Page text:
‘Changing Times’ Column 2006 – 2007

Busting at the seams with too much food, not enough water, too much drink, not enough sleep, too much time on my hands; or is it self-harming, as the little child in me reacted to abandonment by my ’partner’ as she took three weeks off to be with her family?

More like an (inner) child in a sweet shop!

My three weeks have been full of a different kind of love. I’ve had more time for my mates with late nights, hardcore thrillers and …boy-stuff. I’ve actually had more time for the girl-friends in my life, as my female-mind-allocation-capacity hasn’t been mainly exhausted by my girlfriend Angela.

My weekends have been dealing with the unfinished business from deep within the depths of my childhood, my family, the bags and baggage with which we came to this country as Idi Amin refugees. Clues to who we are, who we were and where we have come from, what we have been through and what we can’t let go of for fear of lack. Not having enough.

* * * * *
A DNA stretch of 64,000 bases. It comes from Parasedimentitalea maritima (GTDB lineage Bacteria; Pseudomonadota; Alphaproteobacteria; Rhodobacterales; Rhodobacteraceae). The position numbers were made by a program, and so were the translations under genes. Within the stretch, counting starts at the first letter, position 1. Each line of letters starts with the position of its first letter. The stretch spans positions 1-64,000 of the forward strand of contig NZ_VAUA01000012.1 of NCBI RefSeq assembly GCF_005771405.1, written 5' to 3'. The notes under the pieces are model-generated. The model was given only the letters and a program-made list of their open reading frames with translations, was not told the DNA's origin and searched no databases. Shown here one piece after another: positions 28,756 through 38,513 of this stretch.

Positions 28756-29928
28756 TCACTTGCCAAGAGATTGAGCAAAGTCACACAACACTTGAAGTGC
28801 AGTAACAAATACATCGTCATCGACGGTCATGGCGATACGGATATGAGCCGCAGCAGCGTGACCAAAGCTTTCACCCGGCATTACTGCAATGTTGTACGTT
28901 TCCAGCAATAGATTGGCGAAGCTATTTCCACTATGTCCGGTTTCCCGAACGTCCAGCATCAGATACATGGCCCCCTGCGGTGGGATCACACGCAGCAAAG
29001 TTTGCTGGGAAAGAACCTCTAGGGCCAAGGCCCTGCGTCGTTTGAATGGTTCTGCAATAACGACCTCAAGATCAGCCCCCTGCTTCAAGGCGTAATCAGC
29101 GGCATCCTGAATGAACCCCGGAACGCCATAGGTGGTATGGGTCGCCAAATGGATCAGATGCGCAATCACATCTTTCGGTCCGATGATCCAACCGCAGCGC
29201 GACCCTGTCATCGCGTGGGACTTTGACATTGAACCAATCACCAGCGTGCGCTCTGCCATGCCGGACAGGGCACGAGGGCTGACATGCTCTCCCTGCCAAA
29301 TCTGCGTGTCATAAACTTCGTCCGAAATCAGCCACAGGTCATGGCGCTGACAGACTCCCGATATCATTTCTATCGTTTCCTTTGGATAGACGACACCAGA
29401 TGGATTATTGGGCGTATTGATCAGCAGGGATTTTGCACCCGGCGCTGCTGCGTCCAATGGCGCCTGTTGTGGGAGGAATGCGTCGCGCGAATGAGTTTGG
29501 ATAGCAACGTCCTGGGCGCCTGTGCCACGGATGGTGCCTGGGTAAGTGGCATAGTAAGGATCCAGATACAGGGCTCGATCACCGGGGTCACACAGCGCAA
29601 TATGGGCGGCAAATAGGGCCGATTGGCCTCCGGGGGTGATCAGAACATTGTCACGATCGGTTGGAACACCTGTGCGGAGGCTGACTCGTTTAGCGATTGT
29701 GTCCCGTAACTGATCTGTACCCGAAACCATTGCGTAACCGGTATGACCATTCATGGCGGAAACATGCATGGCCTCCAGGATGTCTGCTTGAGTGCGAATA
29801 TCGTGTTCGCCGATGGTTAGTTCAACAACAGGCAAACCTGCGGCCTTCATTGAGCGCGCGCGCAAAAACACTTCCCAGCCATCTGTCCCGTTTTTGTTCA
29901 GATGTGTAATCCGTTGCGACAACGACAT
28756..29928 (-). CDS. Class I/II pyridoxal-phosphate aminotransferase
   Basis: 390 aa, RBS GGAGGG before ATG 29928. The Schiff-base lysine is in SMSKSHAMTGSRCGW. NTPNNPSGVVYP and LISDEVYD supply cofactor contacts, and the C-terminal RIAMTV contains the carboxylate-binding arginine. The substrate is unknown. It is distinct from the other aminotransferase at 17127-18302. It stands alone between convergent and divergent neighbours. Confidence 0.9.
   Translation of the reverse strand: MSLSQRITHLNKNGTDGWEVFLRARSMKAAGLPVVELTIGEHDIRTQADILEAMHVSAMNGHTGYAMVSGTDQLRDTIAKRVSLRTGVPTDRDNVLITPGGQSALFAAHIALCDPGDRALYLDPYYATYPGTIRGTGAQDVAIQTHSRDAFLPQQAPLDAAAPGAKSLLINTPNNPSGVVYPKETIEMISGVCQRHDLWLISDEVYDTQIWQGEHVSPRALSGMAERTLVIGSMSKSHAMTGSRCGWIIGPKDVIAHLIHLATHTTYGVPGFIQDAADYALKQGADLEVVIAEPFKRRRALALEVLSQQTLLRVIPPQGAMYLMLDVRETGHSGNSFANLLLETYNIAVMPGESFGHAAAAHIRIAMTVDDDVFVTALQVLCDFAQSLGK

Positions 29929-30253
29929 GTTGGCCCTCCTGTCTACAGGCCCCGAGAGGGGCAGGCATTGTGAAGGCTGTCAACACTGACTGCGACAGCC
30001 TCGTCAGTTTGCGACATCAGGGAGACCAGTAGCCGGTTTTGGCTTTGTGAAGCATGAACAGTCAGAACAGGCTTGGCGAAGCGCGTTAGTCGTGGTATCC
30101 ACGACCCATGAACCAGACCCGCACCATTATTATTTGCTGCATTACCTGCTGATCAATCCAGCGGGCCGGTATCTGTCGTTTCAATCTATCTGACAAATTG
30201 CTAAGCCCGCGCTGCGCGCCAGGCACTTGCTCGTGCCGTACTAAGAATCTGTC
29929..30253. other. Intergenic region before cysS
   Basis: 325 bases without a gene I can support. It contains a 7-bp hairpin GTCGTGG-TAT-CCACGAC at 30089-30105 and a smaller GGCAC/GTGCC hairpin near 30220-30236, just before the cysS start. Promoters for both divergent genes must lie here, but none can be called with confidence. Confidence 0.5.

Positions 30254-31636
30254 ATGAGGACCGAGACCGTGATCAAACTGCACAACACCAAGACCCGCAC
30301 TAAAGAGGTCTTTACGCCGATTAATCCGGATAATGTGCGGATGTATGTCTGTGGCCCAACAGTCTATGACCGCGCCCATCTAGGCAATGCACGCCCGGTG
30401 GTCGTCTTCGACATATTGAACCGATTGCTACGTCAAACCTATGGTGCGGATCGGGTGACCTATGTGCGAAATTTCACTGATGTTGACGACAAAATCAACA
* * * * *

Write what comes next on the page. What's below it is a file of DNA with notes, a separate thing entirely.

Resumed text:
The tides have turned. My brother and I are the carers of the family, as our folks grow older and our generation can work the modern world more efficiently. Roles have reversed and we no longer have them on our needy pedestals.

I met my brother yesterday. He’s a bit yin. I’m a bit more yang these days. Our childhood experiences, roles and survival strategies were fundamentally different to one another, though people say we are the same inside. As adults, we talked, in the calm after the storm. We discussed parenting the parents. Taking care of them and our situation in hand. Understanding their perspectives, rather than believing their ways, punishing their shortcomings, or continuing the sibling rivalry we all played out together.

Full circle. I’ve been playing out our family roles in my every relationship, from best friends, to girlfriends, to work, rest and playtime communities. Releasing our heavy bags will surely set us free from our heavy scripts, allowing lighter, easier, bigger and brighter things to come our way. Change takes courage.

Almost at Stanstead Airport now, with a lump in my throat as I think of wrapping my arms around my princess. Stanstead was still being built when we landed in 1972, glad to be alive but unsure my father would make it. We’ve come a long way.


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